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Five reasons why cash ISAs are still relevant for savers

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Written by: Paloma Kubiak
11/07/2017
Cash ISAs are struggling to keep up with the returns available on standard savings accounts but here are five reasons why they may still have a place.

Savers have more choice than ever before when it comes to putting their money to work in an Individual Savings Account – ISA.

For the 2017/18 tax year, you can save a maximum of £20,000, up from the £15,240 limit in the previous tax year.

But with the dawn of the Personal Savings Allowance (PSA), introduced in April 2016, this has had a detrimental effect on the cash ISA market.

It offers basic rate taxpayers the ability to earn up to £1,000 savings income (£500 for higher rate taxpayers), free from tax. With rates so low, it’s unlikely many people would be paying tax on their savings anyway, leaving them questioning whether they should bother with an Isa wrapper.

Rachel Springall, finance expert at Moneyfacts, said while this scheme has been an ingenious way to encourage consumers to save, it has also had a big impact on the appeal of ISAs.

“ISAs overall have been struggling to keep up with the more desirable returns that standard savings accounts have on offer. In fact, only Virgin Money’s easy access ISA (1.05%) attempts to pay anywhere close to a non-ISA Best Buy equivalent (1.25%), with a difference of 0.20%.

“The difference on average between ISAs and non-ISAs is clearly a worry. A year ago, the average one-year fixed ISA paid 1.14%, and the non-ISA equivalent paid 1.20%. Today, however, the average one-year ISA has fallen by 0.19%, whereas the average one-year non-ISA has fallen by a lesser 0.09%.”

Five reasons to use ISAs

While the rates on cash ISAs may be nothing to get excited about, paying up to 1.05% for easy access or 1.95% fixed for up to five years, they shouldn’t be dismissed out of hand, according to Tom Adams, head of research at Savings Champion.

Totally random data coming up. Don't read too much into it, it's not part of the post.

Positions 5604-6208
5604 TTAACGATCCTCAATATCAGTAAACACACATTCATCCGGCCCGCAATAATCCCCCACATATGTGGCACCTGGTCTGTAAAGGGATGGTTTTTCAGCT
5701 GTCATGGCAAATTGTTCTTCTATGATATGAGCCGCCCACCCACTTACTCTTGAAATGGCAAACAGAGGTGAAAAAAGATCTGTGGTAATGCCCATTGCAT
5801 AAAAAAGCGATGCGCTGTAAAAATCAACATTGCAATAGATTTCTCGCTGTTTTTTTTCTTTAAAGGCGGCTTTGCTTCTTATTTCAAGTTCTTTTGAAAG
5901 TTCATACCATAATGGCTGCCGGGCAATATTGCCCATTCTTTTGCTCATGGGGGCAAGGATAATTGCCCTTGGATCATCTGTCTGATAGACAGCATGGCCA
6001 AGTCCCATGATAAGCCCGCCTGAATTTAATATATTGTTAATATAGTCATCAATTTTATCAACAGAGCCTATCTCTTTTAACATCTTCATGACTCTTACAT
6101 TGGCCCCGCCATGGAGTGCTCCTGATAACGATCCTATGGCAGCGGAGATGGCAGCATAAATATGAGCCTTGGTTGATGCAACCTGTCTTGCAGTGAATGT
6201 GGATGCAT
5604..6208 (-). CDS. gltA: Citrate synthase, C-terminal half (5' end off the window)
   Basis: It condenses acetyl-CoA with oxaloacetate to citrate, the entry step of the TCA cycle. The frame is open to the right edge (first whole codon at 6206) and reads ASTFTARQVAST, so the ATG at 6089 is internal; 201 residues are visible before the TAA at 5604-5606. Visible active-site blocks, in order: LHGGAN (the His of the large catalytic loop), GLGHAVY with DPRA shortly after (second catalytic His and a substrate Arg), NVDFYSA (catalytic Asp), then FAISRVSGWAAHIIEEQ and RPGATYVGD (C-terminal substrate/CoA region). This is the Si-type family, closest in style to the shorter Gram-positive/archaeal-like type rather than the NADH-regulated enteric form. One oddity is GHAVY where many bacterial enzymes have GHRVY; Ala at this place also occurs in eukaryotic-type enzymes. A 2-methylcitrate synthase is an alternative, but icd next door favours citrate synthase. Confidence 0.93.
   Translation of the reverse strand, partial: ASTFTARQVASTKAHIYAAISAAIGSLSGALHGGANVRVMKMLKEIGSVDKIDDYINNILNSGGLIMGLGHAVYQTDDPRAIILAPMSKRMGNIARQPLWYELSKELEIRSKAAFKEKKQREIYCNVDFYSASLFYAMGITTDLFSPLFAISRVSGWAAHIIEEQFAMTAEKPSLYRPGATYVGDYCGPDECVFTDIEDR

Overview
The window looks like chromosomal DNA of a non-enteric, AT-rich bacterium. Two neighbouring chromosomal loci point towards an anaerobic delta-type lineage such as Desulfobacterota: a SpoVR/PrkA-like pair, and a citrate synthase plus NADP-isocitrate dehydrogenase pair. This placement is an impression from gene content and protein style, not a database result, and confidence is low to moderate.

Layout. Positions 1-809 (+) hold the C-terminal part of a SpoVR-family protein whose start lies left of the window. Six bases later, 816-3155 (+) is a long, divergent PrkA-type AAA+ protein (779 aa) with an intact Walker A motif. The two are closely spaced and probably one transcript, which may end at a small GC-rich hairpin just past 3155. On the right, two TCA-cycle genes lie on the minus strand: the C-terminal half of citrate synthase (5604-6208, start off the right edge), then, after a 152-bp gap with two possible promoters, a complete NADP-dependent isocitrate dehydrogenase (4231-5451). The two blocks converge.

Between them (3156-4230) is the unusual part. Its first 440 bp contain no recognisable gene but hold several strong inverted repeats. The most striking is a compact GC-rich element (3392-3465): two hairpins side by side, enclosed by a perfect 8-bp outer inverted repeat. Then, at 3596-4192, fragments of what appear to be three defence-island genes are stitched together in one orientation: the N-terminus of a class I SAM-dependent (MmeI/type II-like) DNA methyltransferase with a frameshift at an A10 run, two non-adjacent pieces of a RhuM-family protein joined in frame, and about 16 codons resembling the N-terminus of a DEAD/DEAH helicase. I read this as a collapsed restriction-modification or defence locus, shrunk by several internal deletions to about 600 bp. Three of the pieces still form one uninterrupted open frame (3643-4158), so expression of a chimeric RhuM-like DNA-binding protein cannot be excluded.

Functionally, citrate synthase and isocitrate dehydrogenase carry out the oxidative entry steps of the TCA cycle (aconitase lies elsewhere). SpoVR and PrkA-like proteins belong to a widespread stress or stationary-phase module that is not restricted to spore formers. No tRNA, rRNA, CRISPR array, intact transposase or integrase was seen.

He said: “While interest rates are low, it is easy to think of cash ISAs as something that is in danger of becoming obsolete and the providers are not helping things either with low interest rates on offer.

“But it is a question of demand and supply, if savers demand them, they will provide them – so make sure you don’t dismiss your ISA allowance this tax year – as it may affect the size of your tax-free savings pot in the future.”

The independent research site lists five reasons why savers should still consider cash ISAs, despite their lower interest rates:

  1. Inheriting ISAs: When your spouse or civil partner dies, you can inherit their ISA allowance that they had built up and therefore benefit from the tax-free interest.  However, not all providers allow this, so make sure you look at this carefully before you settle on a particular account.
  2. You pay no tax on interest: Cash ISAs allow you to have the interest paid free of tax, no matter whether you are a basic, higher or additional rate taxpayer. While that might not seem too exciting when interest rates are low, as they start to rise, the amount of money you can save tax free will reduce, if you are not using a cash ISA.
  3. You can get a 25% savings boost from the government: If you choose to have a Help to Buy ISA to buy your first home – or plan to open a Lifetime ISA to buy a home or save for retirement, you will get a 25% boost from the government. With a Help to Buy ISA, you will get a bonus of £50 for every £200 you save, up to a maximum of £3,000 from the government. The Lifetime ISA – which can incorporate an existing Help to Buy ISA – could be more generous over time even though the bonus will also be 25%. You can save up to £4,000 a year into this ISA and get a cash bonus of 25% from the government – meaning up to £1,000 a year. These will be open to people aged between 18 and under 40 and the bonus on the amount deposited each year will be added annually until you reach 50. The money can only be used to buy your first home or be accessed at age 60, when you can use the money for retirement.
  4. You do not need to declare ISA savings on your tax return: Since cash ISAs provide you with tax-free savings, there is no need to add the amount you have in these accounts to your tax return.
  5. The amount you can legitimately shelter from tax is rising: This year’s allowance is the highest amount it has ever been, helping you to save even more from the taxman.

 See YourMoney.com’s Which ISA is right for you? A round up of the six products available in 2017 for more information.

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